Travel Risk Management 101: Working Effectively With Your Organization’s Emergency Assistance Provider
This article was submitted by guest contributor, Marcia Henisz, former Senior Director of International Health, Safety and Security at Drexel University and Principal and Founder of SASSIE Consulting. Her work focuses on the management and mitigation of international risk for academic travelers, including helping clients with incident response, strategy, policy development and education of travelers. She is an active member of OSAC Women in Security, the Academia Sector Committee, NAFSA and URMIA. She is a frequent presenter on health and safety strategies at NAFSA, the Forum on Education Abroad, URMIA and OSAC.
Let’s be honest: in the busyness of the day-to-day, many organizations don’t engage with their emergency assistance providers as much as they should. Understanding and securing appropriate coverage can feel overwhelming, and by the end of it, most are just happy to have resources in place that they know they need but hope that they will never have to use. Unfortunately, it is often in times of crisis when help is desperately needed that an organization will really get to know their emergency assistance providers, which is not the ideal “first date!” Investing the time and energy in getting to know your provider before you need these services can make all the difference.
While your employer may not have the resources to staff a full risk assessment team or maybe even a single risk analyst, your emergency assistance provider should ideally have an in-house global security team with regional specialists, available to you for consultation. These security experts can help you to better understand the broader risk concerns of a particular location for trip planning or interpret the risk implications of a series of events to inform decision-making about travel. Several times during my university career at Drexel University, an impromptu phone call with On Call International’s regional security specialists provided meaningful new insights and helpful suggestions around risk mitigation measures for travelers. They even provided written itinerary assessments specific to the destination and our travelers, which was an invaluable resource.
As organizations struggle with limited resources for training, keep in mind that emergency assistance providers have a vested interest in helping to educate the travel support team of your organization. The stronger the skill set of your team, the less likely it is that an incident will develop into a crisis. Generally, providers should make educational opportunities widely available without cost to plan subscribers and often to an even broader audience. Organizations should make efforts to regularly participate in these educational opportunities as they often reflect hot topics in the field or identified areas of needed knowledge growth for organizations. If your emergency assistance provider offers any kind of customized training, take advantage of this as often as it is available! And when your emergency assistance provider comes to visit, plan the time carefully to maximize the visit’s impact, targeting key administrators or travel populations. Employees often make more effort to attend a session provided by an outside expert over in-house trainings. It’s also a great opportunity for you to establish a personal connection with a key member of your incident response team: your emergency assistance provider!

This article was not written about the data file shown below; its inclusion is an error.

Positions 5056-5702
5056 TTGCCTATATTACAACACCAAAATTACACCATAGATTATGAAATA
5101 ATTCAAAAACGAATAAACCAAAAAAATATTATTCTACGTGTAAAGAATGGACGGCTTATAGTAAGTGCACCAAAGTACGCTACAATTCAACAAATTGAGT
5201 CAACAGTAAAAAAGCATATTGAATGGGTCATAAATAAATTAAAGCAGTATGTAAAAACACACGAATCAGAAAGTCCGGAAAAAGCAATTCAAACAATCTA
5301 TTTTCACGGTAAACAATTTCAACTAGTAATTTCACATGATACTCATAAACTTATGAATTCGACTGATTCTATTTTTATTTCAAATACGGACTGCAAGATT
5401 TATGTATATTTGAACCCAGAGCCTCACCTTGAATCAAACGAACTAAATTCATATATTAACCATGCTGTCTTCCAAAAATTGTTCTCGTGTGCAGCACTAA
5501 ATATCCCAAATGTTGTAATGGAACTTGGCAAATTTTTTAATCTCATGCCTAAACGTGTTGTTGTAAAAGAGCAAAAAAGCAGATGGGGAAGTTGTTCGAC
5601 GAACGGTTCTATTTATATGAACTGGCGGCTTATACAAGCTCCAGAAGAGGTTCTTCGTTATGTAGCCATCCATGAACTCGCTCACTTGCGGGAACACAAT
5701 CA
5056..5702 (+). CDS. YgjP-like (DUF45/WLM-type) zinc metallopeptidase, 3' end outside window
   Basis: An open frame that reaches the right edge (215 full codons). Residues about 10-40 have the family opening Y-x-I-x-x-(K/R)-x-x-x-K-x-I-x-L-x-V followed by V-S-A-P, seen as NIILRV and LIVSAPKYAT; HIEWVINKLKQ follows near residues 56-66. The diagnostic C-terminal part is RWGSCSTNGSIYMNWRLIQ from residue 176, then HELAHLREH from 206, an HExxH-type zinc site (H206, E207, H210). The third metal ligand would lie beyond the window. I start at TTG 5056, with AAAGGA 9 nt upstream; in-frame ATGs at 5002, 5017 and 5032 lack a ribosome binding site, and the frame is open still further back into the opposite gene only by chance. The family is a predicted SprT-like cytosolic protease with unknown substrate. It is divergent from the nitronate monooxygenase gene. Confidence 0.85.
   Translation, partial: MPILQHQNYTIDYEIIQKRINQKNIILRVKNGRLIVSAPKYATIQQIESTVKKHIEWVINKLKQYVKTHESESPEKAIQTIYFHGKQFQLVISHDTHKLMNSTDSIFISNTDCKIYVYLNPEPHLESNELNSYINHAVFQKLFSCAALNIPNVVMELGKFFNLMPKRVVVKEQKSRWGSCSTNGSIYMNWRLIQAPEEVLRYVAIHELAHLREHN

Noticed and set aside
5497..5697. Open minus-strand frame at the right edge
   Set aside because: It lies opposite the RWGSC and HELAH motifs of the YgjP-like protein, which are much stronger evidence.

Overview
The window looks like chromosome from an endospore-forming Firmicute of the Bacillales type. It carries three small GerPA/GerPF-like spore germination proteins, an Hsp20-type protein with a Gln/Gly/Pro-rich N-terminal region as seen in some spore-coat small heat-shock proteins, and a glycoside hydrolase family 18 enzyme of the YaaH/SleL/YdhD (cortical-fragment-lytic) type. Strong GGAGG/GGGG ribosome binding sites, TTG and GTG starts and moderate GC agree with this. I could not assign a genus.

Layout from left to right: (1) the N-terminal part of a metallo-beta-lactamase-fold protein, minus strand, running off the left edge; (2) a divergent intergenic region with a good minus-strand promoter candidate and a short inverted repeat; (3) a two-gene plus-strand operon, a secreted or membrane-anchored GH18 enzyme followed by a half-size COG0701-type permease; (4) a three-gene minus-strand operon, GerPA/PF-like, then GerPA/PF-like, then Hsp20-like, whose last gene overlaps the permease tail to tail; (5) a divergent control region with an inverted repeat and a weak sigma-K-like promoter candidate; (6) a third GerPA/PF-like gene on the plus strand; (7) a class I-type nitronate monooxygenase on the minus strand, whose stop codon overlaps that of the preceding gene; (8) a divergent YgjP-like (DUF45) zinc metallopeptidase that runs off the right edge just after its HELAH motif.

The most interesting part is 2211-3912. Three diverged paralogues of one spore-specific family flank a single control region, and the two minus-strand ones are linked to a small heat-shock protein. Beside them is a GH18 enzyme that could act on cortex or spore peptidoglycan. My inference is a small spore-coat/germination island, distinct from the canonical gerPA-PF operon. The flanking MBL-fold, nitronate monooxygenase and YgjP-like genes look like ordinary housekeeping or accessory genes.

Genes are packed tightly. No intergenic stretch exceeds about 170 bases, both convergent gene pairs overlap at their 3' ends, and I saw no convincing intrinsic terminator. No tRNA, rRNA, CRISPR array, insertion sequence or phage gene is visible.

This leads nicely into considering incident response: do you know what happens behind the scenes when one of your travelers contacts a 24-hour emergency assistance center for help? Understanding the process of incident response and the resources available from your emergency assistance provider will help your organization to better manage an incident and community expectations. If you are responsible for travel support and have never been to a 24-hour emergency assistance center, this is a must-visit even if it is not your current provider One of the most useful visits from early on in my career as a university safety and security professional was a behind the scenes tour of On Call International’s 24-hour emergency assistance center in Salem, New Hampshire. This visit provided a much deeper understanding of the resources that were available to assist our travelers as well as an appreciation for the challenges of coordinating resources with the needs of panicked travelers. An awareness of how things happen internally with the emergency assistance provider has helped me multiple times to resolve an incident faster and with better care for my travelers which is a win-win for everyone involved.
Making the most of your relationship with your emergency assistance provider can help to provide stronger risk assessments, education and training for your organization and strengthen your incident response. And people who work in this field tend to be wonderful people: committed to helping others in times of difficulty and eager to help organizations successfully manage challenging incidents abroad. By making the time and effort to learn more about the resources available from your emergency assistance provider, you strengthen your team’s “toolkit” for travel safety and security, and you may just make a new friend in the process.
For over 25 years, On Call International has provided fully-customized travel risk management and global assistance services protecting millions of travelers, their families, and their organizations. Contact us today and watch our video to learn more. You can also stay in touch with On Call’s in-house risk management, travel health and security experts by signing up for our quarterly Travel Risk Management (TRM) newsletter.